I am a big believer in maintaining sensory regulation and containing "stim behaviours" to sensory break times and over time shaping sensory breaks to things that are transportable or that can be made in to part of the student's daily life. For example, one of my older students who used to do different parts to a gross motor sensory diet is now working on a running program at school as well as weight lifting and swimming in his after school program. Another one of my older studnets now delivers flyers in our neighborhood twice a week (heavy lifting and movement fit together). We also run a classroom business where we make and sell dog biscuits. This activity allows students some of the tactile input as it is almost like playing playdough but in a more functional way. When the students are younger we do a lot of specifically sensory things but as they get older we try to move it to more functional, adaptive or practical.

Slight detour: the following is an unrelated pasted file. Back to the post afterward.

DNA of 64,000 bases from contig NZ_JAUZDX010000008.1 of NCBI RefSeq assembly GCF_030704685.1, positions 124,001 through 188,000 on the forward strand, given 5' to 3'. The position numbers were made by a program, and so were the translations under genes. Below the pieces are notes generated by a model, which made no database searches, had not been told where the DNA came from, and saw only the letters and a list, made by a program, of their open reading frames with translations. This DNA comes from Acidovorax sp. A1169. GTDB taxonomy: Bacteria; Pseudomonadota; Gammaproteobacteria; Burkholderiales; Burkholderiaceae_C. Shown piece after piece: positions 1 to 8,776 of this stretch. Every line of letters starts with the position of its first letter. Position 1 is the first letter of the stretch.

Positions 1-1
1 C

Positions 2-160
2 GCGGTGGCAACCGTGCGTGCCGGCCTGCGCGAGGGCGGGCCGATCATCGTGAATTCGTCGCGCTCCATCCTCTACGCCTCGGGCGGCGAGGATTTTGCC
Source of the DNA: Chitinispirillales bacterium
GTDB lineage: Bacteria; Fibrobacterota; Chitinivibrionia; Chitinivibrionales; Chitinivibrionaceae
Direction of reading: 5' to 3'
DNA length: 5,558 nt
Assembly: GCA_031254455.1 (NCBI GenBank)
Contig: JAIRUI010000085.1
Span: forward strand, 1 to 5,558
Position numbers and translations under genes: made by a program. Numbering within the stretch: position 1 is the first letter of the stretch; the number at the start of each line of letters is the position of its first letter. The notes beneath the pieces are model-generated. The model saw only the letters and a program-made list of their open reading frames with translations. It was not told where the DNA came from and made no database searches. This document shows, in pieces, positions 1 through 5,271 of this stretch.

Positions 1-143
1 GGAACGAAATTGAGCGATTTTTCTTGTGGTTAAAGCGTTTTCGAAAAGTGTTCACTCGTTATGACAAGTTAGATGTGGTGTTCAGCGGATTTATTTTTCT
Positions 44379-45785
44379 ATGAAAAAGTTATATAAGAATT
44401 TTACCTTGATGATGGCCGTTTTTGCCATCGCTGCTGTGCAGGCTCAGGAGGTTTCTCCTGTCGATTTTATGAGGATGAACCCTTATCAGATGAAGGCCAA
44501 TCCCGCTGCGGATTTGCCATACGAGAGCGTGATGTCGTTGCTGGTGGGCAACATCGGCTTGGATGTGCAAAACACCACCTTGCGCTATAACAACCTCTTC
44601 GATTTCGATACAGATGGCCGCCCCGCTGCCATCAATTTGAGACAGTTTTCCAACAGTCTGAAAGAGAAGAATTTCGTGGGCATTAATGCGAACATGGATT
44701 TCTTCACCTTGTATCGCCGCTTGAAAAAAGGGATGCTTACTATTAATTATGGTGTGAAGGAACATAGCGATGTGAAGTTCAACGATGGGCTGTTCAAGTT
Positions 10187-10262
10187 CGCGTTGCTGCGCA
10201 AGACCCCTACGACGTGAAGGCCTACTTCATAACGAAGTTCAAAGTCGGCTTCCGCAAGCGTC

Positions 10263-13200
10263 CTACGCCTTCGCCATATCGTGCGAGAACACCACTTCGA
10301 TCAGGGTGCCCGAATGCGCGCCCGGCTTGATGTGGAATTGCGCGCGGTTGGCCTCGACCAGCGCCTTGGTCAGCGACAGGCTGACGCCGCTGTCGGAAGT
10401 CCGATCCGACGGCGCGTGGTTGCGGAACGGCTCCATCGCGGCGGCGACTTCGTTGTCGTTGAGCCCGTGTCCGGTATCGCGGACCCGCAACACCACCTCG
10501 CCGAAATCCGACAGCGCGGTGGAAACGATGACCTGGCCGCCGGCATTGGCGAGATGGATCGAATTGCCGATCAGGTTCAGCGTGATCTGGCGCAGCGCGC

6. teachersk

    teachersk Connoisseur

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    Aug 12, 2010

    I'm almost embarassed to post after M2Ms massively impressive list of sensory items... haha.

    But, I'll go for it anyway. :)

    All of my students have ball chairs from Flaghouse. They have the option to sit on this chair or a regular chair. They all pick the ball chairs. If they become distracting or a source of non-compliance (i.e. bouncing up and down repeatedly during a lesson after being asked to stop) - they have to switch to a regular chair until the next period, when they get another chance. They really are great - they've helped with posture, and they give the kids a chance to wriggle around. I do let them bounce during non-instructional time or during independent work time, but I can't handle it when they're all bouncing up and down as I'm giving a lesson. :)